On the eve of full implementation of President Barack Obama's Affordable Care Act, the Census Bureau is reporting that 72,546 residents in Sonoma County and 25,938 in Santa Rosa lack health insurance.
County officials are hoping to get half of the roughly 50,000 eligible residents who lack insurance covered by the end of 2014. About 20,000 of the county's uninsured are undocumented immigrants who are ineligible for Obamacare, official estimates say.
The data released today comes from the census bureau's 2012 American Community Survey, which polls more than 3.5 million households across the country annually. The annual survey produces results for areas with populations of 65,000 or more.
The number of residents in Sonoma County and Santa Rosa with no health insurance has remained steady at about 70,000 since 2011. In 2011, there were 69,421 county residents without medical insurance, and in 2012 there were 72,546, but because of margins of error the change was not statistically significant.
The number of uninsured did not change in the county, despite a federal program that allowed counties to conduct an early expansion of Medi-Cal two years in advance of Obamacare.
"You can have a real change, but you may not be able to demonstrate that there is a statistical significance," said Mary Maddux-Gonzalez, chief medical officer of the Redwood Community Health Coalition, a network of clinics and health centers.
Under the county's early expansion of Medi-Cal, 6,600 residents became insured through a program called Path2Health. On Jan. 1, these residents will be transferred to Medi-Cal.
However, most of these residents, about 4,900, already were covered by the County Medical Services Program, or CMSP, for indigent residents. Only 1,700 previously uninsured county residents became newly insured through Path2Health.
Maddux-Gonzalez said that while Path2Health affected only a small population of the uninsured, the real changes will come after Jan. 1.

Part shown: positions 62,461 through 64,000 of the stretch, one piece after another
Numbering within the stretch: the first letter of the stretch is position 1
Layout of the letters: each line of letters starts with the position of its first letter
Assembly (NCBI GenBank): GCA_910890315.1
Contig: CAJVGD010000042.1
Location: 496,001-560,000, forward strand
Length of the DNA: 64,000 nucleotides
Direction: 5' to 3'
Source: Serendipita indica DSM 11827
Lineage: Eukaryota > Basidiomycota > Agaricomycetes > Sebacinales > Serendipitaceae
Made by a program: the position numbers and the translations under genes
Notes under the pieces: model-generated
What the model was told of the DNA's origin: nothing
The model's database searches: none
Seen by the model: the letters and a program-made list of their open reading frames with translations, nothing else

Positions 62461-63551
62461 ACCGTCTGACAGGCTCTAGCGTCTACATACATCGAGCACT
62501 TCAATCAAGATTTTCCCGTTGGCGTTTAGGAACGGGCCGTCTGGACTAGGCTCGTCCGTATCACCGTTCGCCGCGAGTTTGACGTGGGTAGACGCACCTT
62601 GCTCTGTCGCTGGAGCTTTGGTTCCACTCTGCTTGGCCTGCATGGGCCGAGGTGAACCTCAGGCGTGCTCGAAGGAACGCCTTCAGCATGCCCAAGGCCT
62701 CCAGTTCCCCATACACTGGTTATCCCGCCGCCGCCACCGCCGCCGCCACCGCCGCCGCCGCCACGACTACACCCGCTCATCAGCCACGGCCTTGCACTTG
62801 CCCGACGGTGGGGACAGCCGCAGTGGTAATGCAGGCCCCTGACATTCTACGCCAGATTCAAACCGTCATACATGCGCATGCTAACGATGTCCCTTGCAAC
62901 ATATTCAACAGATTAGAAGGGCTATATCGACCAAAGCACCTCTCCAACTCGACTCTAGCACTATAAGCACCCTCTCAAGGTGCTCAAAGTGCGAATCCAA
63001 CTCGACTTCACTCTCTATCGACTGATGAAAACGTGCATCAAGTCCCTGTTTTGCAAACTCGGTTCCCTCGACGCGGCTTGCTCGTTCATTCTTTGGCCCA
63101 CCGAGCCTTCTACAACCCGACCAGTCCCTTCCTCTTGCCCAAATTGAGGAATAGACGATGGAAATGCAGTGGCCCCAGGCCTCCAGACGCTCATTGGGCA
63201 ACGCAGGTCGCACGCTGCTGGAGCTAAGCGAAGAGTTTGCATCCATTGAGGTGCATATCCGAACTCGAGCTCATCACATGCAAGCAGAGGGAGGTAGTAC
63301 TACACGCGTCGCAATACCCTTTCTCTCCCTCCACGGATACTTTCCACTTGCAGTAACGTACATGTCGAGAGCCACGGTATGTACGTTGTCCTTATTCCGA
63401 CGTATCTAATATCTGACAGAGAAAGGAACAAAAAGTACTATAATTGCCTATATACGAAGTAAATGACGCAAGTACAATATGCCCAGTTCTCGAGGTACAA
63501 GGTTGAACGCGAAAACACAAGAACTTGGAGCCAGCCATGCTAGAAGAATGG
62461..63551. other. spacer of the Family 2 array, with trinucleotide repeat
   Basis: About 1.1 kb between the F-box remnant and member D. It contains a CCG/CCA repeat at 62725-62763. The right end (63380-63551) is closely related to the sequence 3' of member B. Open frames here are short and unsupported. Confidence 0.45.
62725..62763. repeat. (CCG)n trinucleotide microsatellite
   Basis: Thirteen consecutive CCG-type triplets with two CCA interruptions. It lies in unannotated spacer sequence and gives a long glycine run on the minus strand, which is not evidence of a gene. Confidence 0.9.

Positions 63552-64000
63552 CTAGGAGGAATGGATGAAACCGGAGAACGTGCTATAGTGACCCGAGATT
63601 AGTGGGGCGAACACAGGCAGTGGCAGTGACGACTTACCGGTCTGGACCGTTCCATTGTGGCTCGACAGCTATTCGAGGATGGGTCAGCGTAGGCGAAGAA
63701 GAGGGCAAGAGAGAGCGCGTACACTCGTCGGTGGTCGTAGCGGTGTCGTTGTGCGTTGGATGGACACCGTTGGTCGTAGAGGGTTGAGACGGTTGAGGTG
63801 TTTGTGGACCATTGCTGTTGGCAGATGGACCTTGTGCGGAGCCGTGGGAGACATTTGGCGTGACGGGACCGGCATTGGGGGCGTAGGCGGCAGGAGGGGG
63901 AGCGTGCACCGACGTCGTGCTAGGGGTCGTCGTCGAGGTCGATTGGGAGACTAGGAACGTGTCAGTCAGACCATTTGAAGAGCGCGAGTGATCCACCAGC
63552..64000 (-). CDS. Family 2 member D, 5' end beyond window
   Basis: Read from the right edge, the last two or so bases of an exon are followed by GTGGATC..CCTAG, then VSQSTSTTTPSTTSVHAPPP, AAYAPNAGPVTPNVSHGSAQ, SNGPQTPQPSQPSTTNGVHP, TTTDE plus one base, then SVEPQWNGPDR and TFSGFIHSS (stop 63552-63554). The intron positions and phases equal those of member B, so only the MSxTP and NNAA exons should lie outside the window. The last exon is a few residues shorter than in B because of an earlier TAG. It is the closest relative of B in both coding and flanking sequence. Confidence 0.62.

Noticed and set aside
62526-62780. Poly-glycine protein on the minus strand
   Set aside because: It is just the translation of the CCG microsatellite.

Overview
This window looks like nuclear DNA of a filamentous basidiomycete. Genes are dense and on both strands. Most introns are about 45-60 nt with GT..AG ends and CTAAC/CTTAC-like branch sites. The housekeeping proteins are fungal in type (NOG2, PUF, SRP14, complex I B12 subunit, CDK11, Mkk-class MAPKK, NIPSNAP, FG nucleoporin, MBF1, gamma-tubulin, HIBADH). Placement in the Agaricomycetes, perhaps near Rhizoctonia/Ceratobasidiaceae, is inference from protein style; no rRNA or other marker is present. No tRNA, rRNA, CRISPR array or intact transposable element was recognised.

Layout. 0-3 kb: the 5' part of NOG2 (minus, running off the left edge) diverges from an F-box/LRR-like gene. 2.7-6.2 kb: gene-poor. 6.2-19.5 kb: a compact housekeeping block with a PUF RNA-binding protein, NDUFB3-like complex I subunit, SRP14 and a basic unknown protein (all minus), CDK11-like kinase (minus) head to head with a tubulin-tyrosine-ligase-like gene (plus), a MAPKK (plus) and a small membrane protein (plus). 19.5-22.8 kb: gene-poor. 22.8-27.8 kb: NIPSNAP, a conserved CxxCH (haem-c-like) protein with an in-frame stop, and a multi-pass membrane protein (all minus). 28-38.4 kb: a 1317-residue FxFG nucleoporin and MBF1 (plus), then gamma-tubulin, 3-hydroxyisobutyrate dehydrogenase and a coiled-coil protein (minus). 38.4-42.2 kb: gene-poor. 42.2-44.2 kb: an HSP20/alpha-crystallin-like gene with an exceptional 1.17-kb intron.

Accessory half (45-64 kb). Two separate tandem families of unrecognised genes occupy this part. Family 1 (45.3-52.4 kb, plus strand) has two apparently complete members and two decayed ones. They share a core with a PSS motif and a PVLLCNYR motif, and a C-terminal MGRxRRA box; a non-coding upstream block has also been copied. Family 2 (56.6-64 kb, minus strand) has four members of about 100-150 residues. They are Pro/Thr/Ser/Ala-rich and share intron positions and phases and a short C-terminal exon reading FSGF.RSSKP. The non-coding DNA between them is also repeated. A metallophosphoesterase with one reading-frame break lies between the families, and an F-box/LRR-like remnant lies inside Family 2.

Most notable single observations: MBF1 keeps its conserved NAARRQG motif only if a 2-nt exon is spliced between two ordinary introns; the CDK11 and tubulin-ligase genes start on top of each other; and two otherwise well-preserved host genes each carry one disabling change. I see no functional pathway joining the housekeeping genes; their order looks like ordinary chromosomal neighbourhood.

"We will be seeing the much larger enrollment of currently uninsured individuals over the next couple of years through the Medi-Cal expansion and Covered California," Maddux-Gonzalez said.
The county hopes to insure at least 25,500 Sonoma County residents by the end of Obamacare's first year of full implementation. About 13,500 of these residents will be enrolled in Medi-Cal, while another 12,000 are expected to become insured through the state exchange, officials said.
Under Obamacare, Medi-Cal eligibility is being increased from up to 100 percent of the poverty line<NO1><NO> to up to 138 percent<NO1><NO>. The state health exchange will be open to all, with tax credits available to those making between 138 and 400 percent of the poverty level.<NO1><NO>
Some subsidies will be available to low-income residents who may have trouble paying for out-of-pocket co-pays and deductibles.
The federal poverty level for an individual is $11,490 and for a family of four is $23,550, so 138 percent of the poverty level would be $15,856 for an individual and $32,499 for a family of four.<NO1><NO>
The data released today do not contain information for areas with populations less than 65,000. However, a three-year analysis provides a snapshot of how many uninsured residents there are in four of the county's largest cities, as well as how many people will qualify for expanded Medi-Cal and subsidies through the insurance exchanges.
From 2009 to 2011, there were 2,671 uninsured Petaluma residents who made less than 138 percent of <NO1><NO>the poverty level; Rohnert Park had 1,502; Santa Rosa had 9,906 and Windsor had 389.
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